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Oswego, NY, United States

Sonchak L.,SUNY Oswego
Maternal and Child Health Journal | Year: 2016

Objectives To investigate the impact of the Special Supplemental Nutrition Program for Women, Infants and Children (WIC) on a variety of infant health outcomes using recent South Carolina Vital Statistics data (2004–2012). Methods To account for non-random WIC participation, the study relies on a maternal fixed effects estimation, due to the availability of unique maternally linked data. Results The results indicate that WIC participation is associated with an increase in birth weight and length of gestation, decrease in the probability of low birth weight, prematurity, and Neonatal Intensive Care Unit admission. Additionally, addressing gestational bias and accounting for the length of gestation, WIC participation is associated with a decrease in the probability of delivering a low weight infant and a small for gestational age infant among black mothers. Conclusions for Practice Accounting for non-random program participation, the study documents a large improvement in birth outcomes among infants of WIC participating mothers. Even in the context of somewhat restrictive gestation-adjusted specification, the positive impact of WIC remains within the subsample of black mothers. © 2016, Springer Science+Business Media New York. Source


The present study explored the development of spontaneous eye blinking (SEB) and its relationship to approach-inhibition behavior during the second half of the first year. The dopaminergic regulation of SEB in adult primates provides an empirical basis for studying blinking in infants, and dopamine's role in infant temperament provides justification for examining approach-inhibition specifically. A longitudinal design with an experimental manipulation was used to examine developmental change in the rate of SEB. Healthy, full-term infants (N = 74) were observed at 4 and 12 months. Blinking rate was observed during a quiet baseline and a randomly assigned stimulus condition. Then, approach-inhibition responses were examined as stimulus objects were presented. Experimental conditions altered blink rate at both ages, but the effects varied by age and stimulus type. At 12 months, individual differences in SEB were associated with positive affect during the approach-inhibition task. The divergent effects for the cognitive and social conditions suggest that the mechanisms regulating blink rate have distinct relationships to these behavioral domains and that these undergo changes during the first year. © 2013 Wiley Periodicals, Inc. Source


Green-Hamann S.,University of Maine, United States | Campbell Eichhorn K.,SUNY Oswego | Sherblom J.C.,University of Maine, United States
Journal of Computer-Mediated Communication | Year: 2011

The present study investigates why people participate in Second Life social support groups. Twenty-three participants in Alcoholics Anonymous and Cancer Caregiver groups that meet in Second Life were interviewed and asked how satisfied they are with those meetings, what influences their satisfaction, what they find most helpful, what they like the least, the nature of their relationships in the group, and what surprised them the most. Their responses identify the text-based anonymity, nearly synchronous communication, visual representation of avatars, and use of time and virtual space as influences that stimulate hyperpersonal relationship development in their Second Life social support groups. © 2011 International Communication Association. Source


Kettle A.J.,SUNY Oswego | Asbjorn Vollestad L.,University of Oslo | Wibig J.,University of Lodz
Fish and Fisheries | Year: 2011

The collapse in recruitment of the European eel (Anguilla anguilla) since the early 1980s has been ascribed to possible overfishing, poisoning, parasitism, habitat loss and changes in ocean circulation. It is unclear which mechanism is most important, and firm data are lacking to make an assessment of the factors that apply over the full continental range. On the other hand, the recruitment of the American eel (A. rostrata) has declined along the western Atlantic at about the same time. This suggests a candidate mechanism that can affect both species together. A change in ocean climate may be a likely explanation, which is supported by a possible link between the North Atlantic Oscillation and one important recruitment index. However, it is unsafe to discard the other possible mechanisms because of lack of evidence. Habitat loss, in particular, may be important. We review over a century of evidence to suggest how the eel may have declined through progressive habitat loss that accelerated in the early 1980s as the result of economic development linked with hydrological changes. Although no single line of evidence can definitely prove one hypothesis for the eel decline, the total body of information may indicate a pronounced susceptibility in the southwest corner of the continental range closest to the Sargasso Sea that has been particularly affected by drought and dam construction. The sexual dimorphism of the species together with the energy requirements of the spawning migration may provide insight to explain the population collapse. © 2010 Blackwell Publishing Ltd. Source


News Article
Site: http://www.biosciencetechnology.com/rss-feeds/all/rss.xml/all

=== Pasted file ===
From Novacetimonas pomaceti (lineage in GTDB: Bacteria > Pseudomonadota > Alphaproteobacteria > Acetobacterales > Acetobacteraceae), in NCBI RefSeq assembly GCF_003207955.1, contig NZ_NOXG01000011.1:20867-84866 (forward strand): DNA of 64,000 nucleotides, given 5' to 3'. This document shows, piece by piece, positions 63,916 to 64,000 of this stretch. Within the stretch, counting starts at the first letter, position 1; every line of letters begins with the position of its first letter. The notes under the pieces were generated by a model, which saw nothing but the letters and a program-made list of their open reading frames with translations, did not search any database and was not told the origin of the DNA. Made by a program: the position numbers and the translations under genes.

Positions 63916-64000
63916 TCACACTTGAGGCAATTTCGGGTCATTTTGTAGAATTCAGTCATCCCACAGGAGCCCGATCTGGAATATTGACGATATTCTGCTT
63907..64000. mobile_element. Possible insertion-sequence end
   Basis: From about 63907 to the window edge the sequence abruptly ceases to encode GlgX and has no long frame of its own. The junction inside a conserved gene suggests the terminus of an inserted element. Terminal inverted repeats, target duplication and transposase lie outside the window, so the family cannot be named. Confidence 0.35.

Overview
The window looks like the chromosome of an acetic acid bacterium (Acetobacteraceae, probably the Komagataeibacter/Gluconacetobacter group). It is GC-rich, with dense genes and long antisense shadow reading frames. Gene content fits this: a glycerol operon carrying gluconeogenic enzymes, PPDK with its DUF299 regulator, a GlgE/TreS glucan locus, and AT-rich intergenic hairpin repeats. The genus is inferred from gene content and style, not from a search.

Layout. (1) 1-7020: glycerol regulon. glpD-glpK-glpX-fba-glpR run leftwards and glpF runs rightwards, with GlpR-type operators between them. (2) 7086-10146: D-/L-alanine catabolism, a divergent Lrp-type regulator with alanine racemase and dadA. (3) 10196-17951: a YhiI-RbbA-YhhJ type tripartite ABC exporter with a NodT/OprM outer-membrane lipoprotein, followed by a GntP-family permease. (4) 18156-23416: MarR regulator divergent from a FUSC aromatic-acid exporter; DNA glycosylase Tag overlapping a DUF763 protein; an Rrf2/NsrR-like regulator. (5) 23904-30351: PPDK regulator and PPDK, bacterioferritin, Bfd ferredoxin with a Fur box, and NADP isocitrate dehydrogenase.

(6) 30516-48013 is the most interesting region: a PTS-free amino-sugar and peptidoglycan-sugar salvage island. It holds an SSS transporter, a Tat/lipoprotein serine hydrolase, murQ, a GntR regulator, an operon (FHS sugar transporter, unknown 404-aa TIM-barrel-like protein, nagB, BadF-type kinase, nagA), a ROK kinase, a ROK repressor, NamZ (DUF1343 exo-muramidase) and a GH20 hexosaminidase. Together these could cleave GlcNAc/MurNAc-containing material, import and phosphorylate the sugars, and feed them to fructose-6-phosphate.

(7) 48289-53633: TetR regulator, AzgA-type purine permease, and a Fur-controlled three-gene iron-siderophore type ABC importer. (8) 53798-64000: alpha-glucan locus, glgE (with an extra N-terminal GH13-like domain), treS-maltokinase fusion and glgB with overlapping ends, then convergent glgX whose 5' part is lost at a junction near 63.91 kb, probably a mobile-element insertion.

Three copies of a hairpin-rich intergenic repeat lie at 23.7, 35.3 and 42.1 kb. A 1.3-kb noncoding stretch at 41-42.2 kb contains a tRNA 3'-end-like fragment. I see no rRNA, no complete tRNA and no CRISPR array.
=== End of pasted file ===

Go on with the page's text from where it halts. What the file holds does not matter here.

A variety of ancient tetrapods—four-limbed ancestors of man, the other mammals, amphibians, and reptiles—could regenerate limbs and tails, says a startling paper in Nature. Among modern tetrapods, only salamanders fully regenerate limbs and tails. It was thought this was also true eons ago, as only salamanders grow digits front to back—while all other tetrapods grow them back to front. But Nature reported that, as far back as 300 million years ago, many different tetrapods—whether their digits formed backwards or forwards—fully regrew lost limbs. “The findings are surprising, and provide an important consideration when trying to understand genes specific to limb regeneration,” Australian Regenerative Medicine Institute regeneration expert James Godwin, Ph.D., told Bioscience Technology. The idea of regeneration as a lost ancient trait has been around “for some time. The news that regeneration predates stem [most primitive precursors of] salamanders provides critical evidence regenerative capacity was part of the original vertebrate blueprint, or acquired very early in vertebrate evolution. This paper is important. It extends our understanding of the evolutionary timeline of regeneration.” Godwin was uninvolved in the work. “A great surprise to see many early tetrapods capable of regenerating limbs and tails in a manner only salamanders do among extant tetrapods,” senior author, and visiting Brown University paleontologist Floria Witzmann, Ph.D., told Bioscience Technology. “We thought this was a derived characteristic in salamanders. Now it seems vice versa. Regeneration limb capacity appears a primitive characteristic of tetrapods only retained in salamanders. Other tetrapods –human beings – might possess the latent potential to regenerate limbs. This might lead to new approaches in regeneration research.” University of Basel vertebrate embryologist Rolf Zeller, Ph.D., told Bioscience Technology: “It is interesting the authors provide evidence, by analysis of fossil records, that in early tetrapods (distal) limb and tail regeneration appears more widespread than today.” Zeller, also uninvolved, cautioned limb regeneration has not yet been observed in fossil amniota (including human ancestors), just more distant fossil microsaurs. Others agreed, but consider microsaurs to be more closely related to amniota than to amphibians. And University of Padova evolutionary developmental biologist Alessandro Minelli, Ph.D., told Bioscience Technology the new study was “very important” for another reason: its proof fossil morphology (form) is key. “It shows that, in evolutionary developmental biology, morphology can be of no lesser value than molecular genetics,” said Minelli, also uninvolved. “Study of fossil ontogenies has revealed important features of evolution of development in vertebrates and trilobites, not to mention Cambrian larvae of invertebrates of problematic affinities. More is expected.” Alone among modern four-limbed vertebrates, salamanders regenerate hurt or missing limbs and tails their entire adult lives. As noted, it was thought the strange way they develop limbs was related to their regenerative skills. In other modern tetrapods digits form “post-axially,” back to front. Modern salamander digits form “pre-axially,” front to back. A team from Brown University, SUNY Oswego, and the Museum für Naturkunde, Berlin, looked for the link between regeneration and the salamander limb oddity in fossils of different Carboniferous and Permian (300-million-year old) amphibian groups from many natural history museums. Analyzed were a variety of individual amphibians at different developmental stages. Unexpectedly, the teams saw evidence of salamander-esque regenerative qualities in both ancient amphibians that developed digits like modern vertebrates, and ancient tetrapods that did not. First author Museum für Naturkunde paleontologist Nadia Froebisch, Ph.D., told Bioscience Technology: “We were surprised to find evidence for salamander-like regenerative capacities in tails and limbs in very distant lineages of Paleozoic tetrapod, some on the stem lineage to modern amphibians, but also in groups belonging to more distant relatives, and even in lepospondyl, which are more closely related to amniotes (that is, all fully terrestrial vertebrates, today represented by all birds, reptiles, and mammals). This indicates regenerative capacities are not special and derived for salamanders, but may be the primitive condition for all tetrapods.” Some of the evidence they found, she said: “Micromelerpeton [extinct European amphibian genus] shows a pattern and combination of abnormalities in the limbs characteristic for abnormalities in regenerated limbs of salamanders, differing from abnormalities associated with initial development.” More evidence, she said: Among microsaurs (aforementioned lepospondyls), they found specimens with asymmetries in limbs. “On one side, the limb is well-developed, and in accordance with the overall developmental stage of the individual. On the right side, the upper arm is equally well-developed, but more distal limb elements are much less well-developed, not fully ossified and differentiated, indicating a possible ongoing regeneration of the distal part.” Also among the specimens, the team saw that, “the tails in some microsaurs are very obviously regenerating: the well-developed vertebral column stops abruptly, and continues with small elements just differentiating. In salamanders, the primordial part of the new vertebral column in the tail is already subdivided on the cellular level, and these segments then give rise to new vertebral elements. This is also visible in microsaur specimens.” “There is no easy answer” why most tetrapods lost the skill, Froebisch said. “It seems counterintuitive something so seemingly useful as regenerating a limb should get lost. However, there could be good reasons, such as high energetic costs. Or another highly adaptive feature incompatible with regeneration was selected for, and regeneration got lost as a byproduct.” Salamanders are special in many ways, “including their metabolism, amazing plasticity in life history patterns, and in showing the largest cell sizes among extant vertebrates. It is also possible they are still regenerating because regeneration was never actively selected against (or for). So it is just still around.” “Astonishing” loss Witzmann told Bioscience Technology: “At first sight, it is astonishing a characteristic so obviously beneficial like limb regeneration was lost in most extant tetrapods. However, a number of hypotheses are summarized in a Bely and Nyberg review. Regeneration of limbs and other body parts are certainly energy intensive. In some cases, costs may be greater than advantages. Bely & Nyberg cite an example: for taxa with a short life-span, it might be more beneficial to spend more energy producing offspring, than regenerating body parts (which could take a long time).” Then there is the fact that adult frogs cannot regenerate limbs, but tadpoles can until metamorphic climax. Galis et al propose “the capacity of limb regeneration is timed to embryonic limb development. In amniotes, limbs are patterned during the phylotypic stage. Limbs develop relatively late in amphibians, after the phylotypic stage.” If it was adaptive for most tetrapods to lose regenerative talents, this could spell trouble for humans trying to revive them. But was it? “I don't think so,” Sorbonne Research Center on Paleobiodiversity and Paleoenvironments vertebrate paleontologist Michel Laurin, Ph.D., told Bioscience Technology. He was uninvolved with the new study. “It might be a by-product of other evolutionary constraints leading to adaptive characteristics outweighing the disadvantage of losing regenerative capacity.” Zeller noted that while “lizards drop tails, an advantage in escaping predators, this is apparently not the case for limbs. Maybe the potential to regenerate limbs was retained in few species due to evolutionary constraints, rather than a true and significant selective advantage.” Apparently, regeneration was not scotched to avoid cancer, as “salamander proteins have been shown to stop spreading cancer cells,” said Froebisch. “Fascinating system.” Laurin said a key step will be to check links “between developmental complexity and regenerative capacity. Even if we document the loss of regenerative capacity in amniotes, we will still never know why it happened if it is a singular event occurring on a branch (at the base of amniotes, or deeper in the tree) where other characteristics changed. How could we be sure to which of these regeneration loss is linked?” Another “big step,” said Zeller: determining “to what extent limb regeneration relies on the same molecular networks as tetrapod limb development, and to what extent gene regulatory networks governing regeneration are active during limb development in higher tetrapods.” Witzmann wants to investigate, on histological slides, “how bone injury healing proceeds on the tissue level in fossilized early tetrapods capable of limb and tail regeneration. It would be interesting to compare results with bone healing in extant amphibians.” Like Zeller, Minelli warned regeneration evidence is still wanting among amniotes. But he said the paper opens “a new vista on the evolutionary origin of the very peculiar pattern of digit formation only found in salamanders among living tetrapods. Parsimony applied to previously available evidence suggested this mode of digit formation was a specialization of salamander lineage. The newly added data suggest instead the mechanism was already present at least 80 million years before the origin of the salamander. Thus, the opposite polarity in digit formation, as found in all other living tetrapods, must have evolved secondarily in the frogs and – perhaps – amniotes (if this will depend on the condition at node two in the tree of figure 1, still unresolved).” Many questions remain, says Godwin. “It is clear all extant salamanders regenerate limbs, and the fossil record indicates this is a trait that goes back to early salamander ancestors. It is perhaps not too surprising preaxial limb development may have been present in Temnospondyli.” It is unclear if regeneration “is an acquired trait in some species (possibly through transposable elements acting as enhancers providing new functions), or if some species maintained regenerative abilities present in a common ancestor, and others lost these abilities at the expense of traits with higher selective pressure (e.g. the immune system). There is strong evidence on both sides of the ledger. It is likely a mixture of both, depending on tissue and injury context.” Limb and tail regeneration the same—or different? Limb regeneration, he added, “may rely on a limb-specific program. There is no guarantee tail regeneration uses exactly the same mechanism.” So a key next step, he said, is to precisely identify and quantify components acting as “roadblocks to human regeneration, while continuing the search for salamander-specific molecular pathways that could provide a blueprint for engineering human tissue regeneration. Humans are relatively fragile when it comes to tissue injury as adults. We have a lot to learn.” Godwin added salamanders regenerate in two different ways that humans also do—via stimulation of existing adult stem cells, and dedifferentiation of mature cells—if humans perform less dramatic feats. (For a look at recent developments in the understanding of natural human dedifferentiation in stomach, trachea, and kidney in response to stress, see earlier Bioscience Technology story.) “This is still an unresolved question that my students and I are working hard on,” Godwin told Bioscience Technology.  “Many different cell types are involved in salamander regeneration response of various tissue types.  In the heart, cardiomyocytes are replaced from existing cardiomyocytes with a transient down-regulation of mature cardiac genes [dedifferentiation of mature cells].” Godwin continued: “In the case of the limb, we still do not know the contribution of endogenous [native] stem cells in salamanders, but we do see that some cells dedifferentiate and express more embryonic gene markers.  Some multipotency is also observed.  This also in true in other contexts of salamander regeneration, such as the eye.  In limb muscle cells, it seems that in the newt the ratio is about 70 percent dedifferentiation, and about 30 percent pax7 satellite (muscle- restricted stem cells) from work done in Andras Simon's lab.  In a recent paper where Simon's lab joined with Elly Tanaka's lab, species differences between newts and axolotls were seen.  Axolotls replace their muscle in a mechanism like we do. So I think in a complex structure like the limb, the answer is likely to be: both.”